Focusing only on gas oil (“diesel”) and gasoline (“petrol” or “premier motor spirit”), the main fuels consumed in the downstream sector, elicits the same trend: consumption rises steadily, punctuated mainly by factors exogenous (external) to the fuel industry and its regulation.
For example, petrol consumption was steady for much of the decade between 1999 and 2009 until the completion of HIPC, the discovery and commencement of oil production, and the completion of the 2015 – 2019 IMF program, combined to trigger an economic mini-boom. The surge in consumption continued until dumsor (Ghana’s perennial power crises) peaked in 2015, leading to a major cratering of volumes. The mini-boom created by the end of dumsor, the completion of the IMF program, and the return to the Eurobond market with a vengeance, accounts for the last spurt of growth that just ended in 2022.
The SML value-addition scam
Only basic arithmetic is required to establish the groundlessness of the “volume increase” proof adduced by the government in support of the SML intervention.
As evidence that the SML contract has had no effect on things, we can compare the volume increases since the SML monitoring regime went into effect with previous growth phases. Between 2008 and 2015, for instance, volumes increased by more than 112%, on the back of a compounded annual growth rate of nearly 11.5%. The post-SML situation, on the other hand, saw volumes increase by 18.5% between 2019 and 2022, on the back of a mere 4.34% annual growth rate (the reader should see this in the slope of different segments of the above curve). In simple terms, volumes have increased by far less in the post-SML era than it did during previous eras.
SML may deserve to be surcharged not compensated
The obvious question that arises from the data is whether the fall in volumes that has been experienced between 2021 and 2023 should be attributed to the incompetence of SML. If not, why?
Petrol and diesel volumes dropped 7% and 8%, respectively, between 2021 and 2022 due to a combination of economic slowdown and fuel price hikes. In fact, diesel volumes were lower in 2022 than in 2020, the year COVID-19 shut down parts of the economy. The data for 2023, so far, shows that petrol and diesel volumes will be lower than in 2021.
Should these statistical facts be taken to mean that the SML monitoring regime is losing the country money? Should a surcharge be applied based on an extended application of the same logic of “performance attribution” in the government’s defence of the contract?
The billion-dollar scope-extension
Considering the above analysis of SML’s current work in the downstream sector, it naturally follows that the extension of the contract to cover 70% of Ghana’s exports derived from the minerals and petroleum sectors will lead to similar misattribution of value, and will amount, therefore, to a total rip-off of the country.
First, there is no historical trajectory baseline computed in the contract that would enable the determination of “additional volumes” attributed to SML’s work. Moreover, there is no mechanism to determine how to exonerate/absolve SML if volumes fall and when or how to surcharge them for real underperformance in any given year. The so-called “value for money audits” mentioned in the contract are not defined, and, given the general feel of the contract, may well be undefinable.
From the analysis conducted by IMANI and ACEP, depending on certain developments in the minerals and petroleum sector, SML’s cumulative earnings from the contract could exceed $1 billion over the horizon anticipated by the contract. These developments include the activation of new oil fields; prospects of refined petroleum exports (for example, if Sentuo fully comes onstream); continued surge in gold production; effective local refining of minerals such as bauxite and lithium, thereby increasing their value in light of the contract’s construal of “volume value”; and the discovery of new minerals or commercialisation of currently unexploited deposits.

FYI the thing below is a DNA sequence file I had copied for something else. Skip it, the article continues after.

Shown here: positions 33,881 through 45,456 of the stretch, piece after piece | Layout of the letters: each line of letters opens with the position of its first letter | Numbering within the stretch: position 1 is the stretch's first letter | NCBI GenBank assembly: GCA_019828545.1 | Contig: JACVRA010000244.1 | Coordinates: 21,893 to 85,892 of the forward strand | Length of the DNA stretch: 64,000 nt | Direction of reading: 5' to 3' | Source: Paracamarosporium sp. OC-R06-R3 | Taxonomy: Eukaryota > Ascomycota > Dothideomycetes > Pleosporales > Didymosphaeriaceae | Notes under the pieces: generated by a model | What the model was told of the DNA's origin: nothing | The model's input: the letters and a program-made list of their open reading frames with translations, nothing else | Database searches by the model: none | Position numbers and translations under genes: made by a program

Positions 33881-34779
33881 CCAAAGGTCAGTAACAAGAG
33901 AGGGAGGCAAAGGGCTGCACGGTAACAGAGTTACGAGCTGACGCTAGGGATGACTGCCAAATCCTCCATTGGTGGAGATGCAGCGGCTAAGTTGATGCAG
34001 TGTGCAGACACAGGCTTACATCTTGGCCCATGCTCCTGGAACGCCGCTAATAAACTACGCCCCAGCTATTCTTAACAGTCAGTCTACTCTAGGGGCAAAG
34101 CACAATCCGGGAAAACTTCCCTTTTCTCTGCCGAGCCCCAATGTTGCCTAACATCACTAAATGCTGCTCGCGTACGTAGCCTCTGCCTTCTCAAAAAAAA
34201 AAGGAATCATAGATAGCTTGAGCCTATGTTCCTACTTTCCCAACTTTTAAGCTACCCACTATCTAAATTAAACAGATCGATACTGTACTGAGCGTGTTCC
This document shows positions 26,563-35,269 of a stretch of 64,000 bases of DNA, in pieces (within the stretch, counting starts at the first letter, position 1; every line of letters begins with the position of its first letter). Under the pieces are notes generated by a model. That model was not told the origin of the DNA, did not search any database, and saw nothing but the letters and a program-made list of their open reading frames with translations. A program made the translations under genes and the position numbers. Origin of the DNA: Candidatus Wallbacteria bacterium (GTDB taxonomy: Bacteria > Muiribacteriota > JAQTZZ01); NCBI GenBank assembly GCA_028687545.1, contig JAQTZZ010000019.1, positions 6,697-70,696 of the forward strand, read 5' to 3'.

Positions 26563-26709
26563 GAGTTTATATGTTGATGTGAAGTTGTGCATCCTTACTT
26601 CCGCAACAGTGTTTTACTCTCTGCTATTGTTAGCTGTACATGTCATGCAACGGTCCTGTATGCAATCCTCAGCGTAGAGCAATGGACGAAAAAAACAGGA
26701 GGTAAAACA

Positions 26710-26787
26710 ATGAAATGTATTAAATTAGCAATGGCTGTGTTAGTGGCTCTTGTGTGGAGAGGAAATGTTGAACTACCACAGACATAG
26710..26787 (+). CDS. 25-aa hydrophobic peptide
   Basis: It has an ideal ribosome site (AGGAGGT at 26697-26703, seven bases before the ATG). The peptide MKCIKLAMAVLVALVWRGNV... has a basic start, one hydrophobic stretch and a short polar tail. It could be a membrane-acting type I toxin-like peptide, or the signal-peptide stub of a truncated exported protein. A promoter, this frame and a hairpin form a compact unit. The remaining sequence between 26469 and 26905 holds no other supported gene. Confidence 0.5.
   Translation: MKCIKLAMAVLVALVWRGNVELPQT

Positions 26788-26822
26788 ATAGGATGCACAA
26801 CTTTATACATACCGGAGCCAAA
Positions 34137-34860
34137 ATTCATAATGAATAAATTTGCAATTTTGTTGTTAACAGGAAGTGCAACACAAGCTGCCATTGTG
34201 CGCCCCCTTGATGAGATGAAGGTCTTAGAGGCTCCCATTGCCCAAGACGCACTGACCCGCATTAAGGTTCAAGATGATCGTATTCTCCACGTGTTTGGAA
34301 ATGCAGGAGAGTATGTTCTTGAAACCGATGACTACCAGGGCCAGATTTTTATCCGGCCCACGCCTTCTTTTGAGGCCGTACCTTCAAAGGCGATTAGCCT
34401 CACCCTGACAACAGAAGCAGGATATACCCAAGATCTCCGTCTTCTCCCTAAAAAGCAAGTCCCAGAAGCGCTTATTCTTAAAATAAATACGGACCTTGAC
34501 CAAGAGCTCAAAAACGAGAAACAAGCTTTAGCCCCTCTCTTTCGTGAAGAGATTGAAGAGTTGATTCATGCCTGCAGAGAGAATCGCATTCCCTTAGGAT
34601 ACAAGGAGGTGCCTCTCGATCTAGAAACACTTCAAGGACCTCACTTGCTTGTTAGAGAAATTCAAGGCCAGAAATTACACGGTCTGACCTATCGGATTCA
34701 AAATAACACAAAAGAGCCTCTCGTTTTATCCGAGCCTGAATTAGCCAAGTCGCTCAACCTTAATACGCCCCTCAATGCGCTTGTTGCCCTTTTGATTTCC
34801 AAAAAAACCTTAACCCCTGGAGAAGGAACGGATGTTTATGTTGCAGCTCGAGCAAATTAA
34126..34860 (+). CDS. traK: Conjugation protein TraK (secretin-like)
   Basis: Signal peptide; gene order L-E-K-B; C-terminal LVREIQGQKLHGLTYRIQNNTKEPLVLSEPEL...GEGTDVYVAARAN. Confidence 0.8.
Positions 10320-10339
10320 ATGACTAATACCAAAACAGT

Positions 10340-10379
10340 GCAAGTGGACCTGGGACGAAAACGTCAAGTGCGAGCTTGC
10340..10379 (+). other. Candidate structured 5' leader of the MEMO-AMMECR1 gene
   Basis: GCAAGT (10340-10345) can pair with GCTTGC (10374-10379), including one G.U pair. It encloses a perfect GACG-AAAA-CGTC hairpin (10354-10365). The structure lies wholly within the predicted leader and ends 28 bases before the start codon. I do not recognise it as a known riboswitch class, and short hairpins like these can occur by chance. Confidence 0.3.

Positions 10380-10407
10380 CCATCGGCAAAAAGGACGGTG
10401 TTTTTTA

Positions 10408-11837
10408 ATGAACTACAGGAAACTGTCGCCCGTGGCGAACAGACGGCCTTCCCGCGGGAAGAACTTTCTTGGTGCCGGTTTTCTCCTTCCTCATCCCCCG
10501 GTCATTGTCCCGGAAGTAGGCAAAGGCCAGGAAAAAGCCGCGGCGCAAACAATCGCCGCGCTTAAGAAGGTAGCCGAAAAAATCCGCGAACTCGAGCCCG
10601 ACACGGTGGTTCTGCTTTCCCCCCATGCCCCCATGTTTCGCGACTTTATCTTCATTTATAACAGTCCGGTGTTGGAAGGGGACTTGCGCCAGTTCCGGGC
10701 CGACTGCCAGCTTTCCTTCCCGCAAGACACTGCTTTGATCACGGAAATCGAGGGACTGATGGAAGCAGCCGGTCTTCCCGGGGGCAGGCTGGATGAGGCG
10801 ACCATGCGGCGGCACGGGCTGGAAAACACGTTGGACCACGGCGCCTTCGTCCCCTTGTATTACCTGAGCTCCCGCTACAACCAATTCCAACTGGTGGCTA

As has been amply demonstrated, such earnings, in the current framing of the engagement, would be attributable to SML regardless of which exogenous forces (such as local value addition, economic cycles, new discoveries, global commodity prices, global commodity demand etc.) are truly driving the increase in export or consumption volumes. Clearly, the entire arrangement is illogical and cannot be sustained by any rational justification.
SML’s Solution Architecture
SML has protested The Fourth Estate’s coverage and pushed back against the analysis of IMANI and ACEP. It contends that its upfront investments in cutting-edge technologies and skilled staff entitles it to hundreds of millions of dollars of Ghana’s money.
The scope of the planned investments can be summarised by reference to section 15 of the amended and restated contract signed in 2023.
The software, sensors, networks and skillsets being promised by SML are valued in cursory fashion at ~$75 million in two tables found in the appendices of the contract.
The government did not perform any valuation of these assets prior to executing the agreement. Given that SML retains the full intellectual property of all these systems, they are meant to be applied to the assignment on a mere subscription basis during the term of the contract. Presumably, then, the contract could have been drafted on the basis of the value of such subscriptions to the procuring entity. It is completely perplexing how the leasing of agent-operated software suddenly translated into a design to share revenues accruing from the country’s fuel consumption and mineral exports.
Besides the total lack of auditability of the financial numbers involved, the technical specifications of the software and instruments being offered in this billion-dollar agreement are also vague to the point of uselessness. Below, we reproduced the entire schema for the reader’s own appreciation.
First, as any analyst with any experience whatsoever in any technical field would agree, these “specifications” are meaningless. Even basic diagram legends, notations, and references, are missing. The NITA enterprise reference architecture used in Ghana, and other elementary rulesets for IT design in the public sector, were all breezily dismissed for hurriedly cobbled together patchworks that convey no information about how the fancy blockchain technology SML says it will deploy to prevent the mining and petroleum companies from cheating Ghana will actually succeed where all other state agencies have failed.